A couple of years ago, scientists discovered an enzyme in a waste recycling centre in Japan that digests plastic. During a recent experiment to understand how this enzyme works, scientists accidentally created a mutated version that breaks down plastic even better than the one found in nature. The discovery could go a long way in reducing plastic waste, particularly from water bottles. Read More >>

artificial intelligence
Government Proposes Five Basic Principles to Keep Humans Safe From AI

A new report by the Lords Select Committee claims that Britain is in a strong position to be a world leader in the development of artificial intelligence. But to get there—and to keep AI safe and ethical—tech firms should follow the Committee’s newly proposed “AI Code.” Read More >>

science
This Bizarre Fish Hides a Nasty Switchblade on Its Cheek

The scientists who discovered the strange feature are calling it a “lachrymal sabre,” but for the predators who dare to mess with this type of stonefish, the unique switchblade just means trouble. Read More >>

robots
Experts Sign Open Letter Slamming Europe’s Proposal to Recognise Robots as Legal Persons

Over 150 experts in AI, robotics, commerce, law, and ethics from 14 countries have signed an open letter denouncing the European Parliament’s proposal to grant personhood status to intelligent machines. The EU says the measure will make it easier to figure out who’s liable when robots screw up or go rogue, but critics say it’s too early to consider robots as persons—and that the law will let manufacturers off the liability hook. Read More >>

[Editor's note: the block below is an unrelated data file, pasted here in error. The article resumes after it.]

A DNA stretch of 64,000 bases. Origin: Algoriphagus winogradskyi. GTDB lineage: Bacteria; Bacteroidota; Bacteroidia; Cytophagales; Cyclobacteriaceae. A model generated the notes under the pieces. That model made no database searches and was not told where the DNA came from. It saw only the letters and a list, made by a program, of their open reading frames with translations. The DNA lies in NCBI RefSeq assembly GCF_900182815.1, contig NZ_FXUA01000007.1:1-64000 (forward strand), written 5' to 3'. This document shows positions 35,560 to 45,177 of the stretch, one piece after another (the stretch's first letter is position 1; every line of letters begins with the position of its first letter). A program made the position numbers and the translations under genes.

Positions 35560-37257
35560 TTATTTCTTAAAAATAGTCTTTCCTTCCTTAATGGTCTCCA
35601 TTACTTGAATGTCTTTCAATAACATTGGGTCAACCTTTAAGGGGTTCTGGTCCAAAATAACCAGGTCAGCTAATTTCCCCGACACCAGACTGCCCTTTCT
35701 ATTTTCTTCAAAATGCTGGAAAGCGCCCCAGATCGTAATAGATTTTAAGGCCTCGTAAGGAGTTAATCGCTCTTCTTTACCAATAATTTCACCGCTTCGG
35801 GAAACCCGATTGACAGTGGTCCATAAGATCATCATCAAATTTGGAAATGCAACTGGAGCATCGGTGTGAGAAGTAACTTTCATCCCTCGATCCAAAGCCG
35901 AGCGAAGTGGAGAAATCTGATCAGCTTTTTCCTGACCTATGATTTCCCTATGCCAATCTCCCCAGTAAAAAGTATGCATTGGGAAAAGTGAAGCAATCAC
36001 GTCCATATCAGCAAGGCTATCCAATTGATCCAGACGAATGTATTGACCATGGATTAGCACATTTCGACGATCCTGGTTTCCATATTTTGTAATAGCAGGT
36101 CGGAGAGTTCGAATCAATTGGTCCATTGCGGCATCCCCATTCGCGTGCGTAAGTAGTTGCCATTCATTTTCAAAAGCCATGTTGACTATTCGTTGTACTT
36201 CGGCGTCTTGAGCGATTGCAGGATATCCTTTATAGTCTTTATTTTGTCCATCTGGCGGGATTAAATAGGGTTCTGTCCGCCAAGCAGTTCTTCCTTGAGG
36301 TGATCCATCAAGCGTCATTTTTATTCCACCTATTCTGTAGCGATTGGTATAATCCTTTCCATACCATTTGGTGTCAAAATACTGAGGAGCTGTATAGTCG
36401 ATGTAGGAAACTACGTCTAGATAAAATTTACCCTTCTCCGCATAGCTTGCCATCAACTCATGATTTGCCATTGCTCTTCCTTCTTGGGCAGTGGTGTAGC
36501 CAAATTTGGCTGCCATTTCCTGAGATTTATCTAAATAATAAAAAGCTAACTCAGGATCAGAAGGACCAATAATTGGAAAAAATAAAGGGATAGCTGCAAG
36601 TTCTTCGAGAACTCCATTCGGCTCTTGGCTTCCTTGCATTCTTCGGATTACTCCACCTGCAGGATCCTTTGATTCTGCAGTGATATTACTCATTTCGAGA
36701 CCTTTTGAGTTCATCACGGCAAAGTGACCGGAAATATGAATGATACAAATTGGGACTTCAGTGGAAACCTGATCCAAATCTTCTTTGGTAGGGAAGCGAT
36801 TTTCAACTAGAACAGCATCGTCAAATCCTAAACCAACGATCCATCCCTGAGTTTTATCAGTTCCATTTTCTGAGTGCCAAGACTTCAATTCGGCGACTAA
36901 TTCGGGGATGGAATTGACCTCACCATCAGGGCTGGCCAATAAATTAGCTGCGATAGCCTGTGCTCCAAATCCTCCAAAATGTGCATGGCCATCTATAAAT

science
Sweet Potato DNA Challenges Theory That Polynesians Beat Columbus to America

Christopher Columbus reached the New World in 1492, but some experts say Polynesian explorers beat him to it. There’s little evidence to support this fringe theory, but scientists have pointed to the presence of sweet potatoes, a plant thought to be native to the Americas, in the South Pacific as potential proof. A genetic analysis of the popular tuberous root and its relatives has now effectively quashed this hypothesis. Read More >>

science
Canadian Scientists Discover Freakishly Salty Lakes Hidden Under Giant Glacier

Researchers working in the Canadian high north have discovered two super-salty lakes buried deep beneath the Arctic ice. Untouched for thousands of years, the subglacial lakes may provide a tantalising glimpse into the kinds of alien life that might exist on Europa and Enceladus, two ice-covered moons in the far reaches of our Solar System. Read More >>

astronomy
Pluto’s Moon Charon Now Has a Crater Called Dorothy, Among Other Newly Named Features

Up until July 2015, Pluto’s largest moon, Charon, was just a pixel in terms of what we knew about it. That all changed when NASA’s New Horizons spacecraft zipped through the system, revealing craters, deep crevices, valleys, and mountains on the distant moon—surface features that now have formal names. Read More >>

history
Medieval Cheater’s Dice With Two Fours and Two Fives Found in Norway

Six-sided dice date back nearly 5,000 years to ancient Persia, so finding 600-year-old dice in Norway isn’t anything special. But this recently discovered dice—with its conspicuously absent one-side and two-side—is unique, pointing to some Medieval-era shenanigans. Read More >>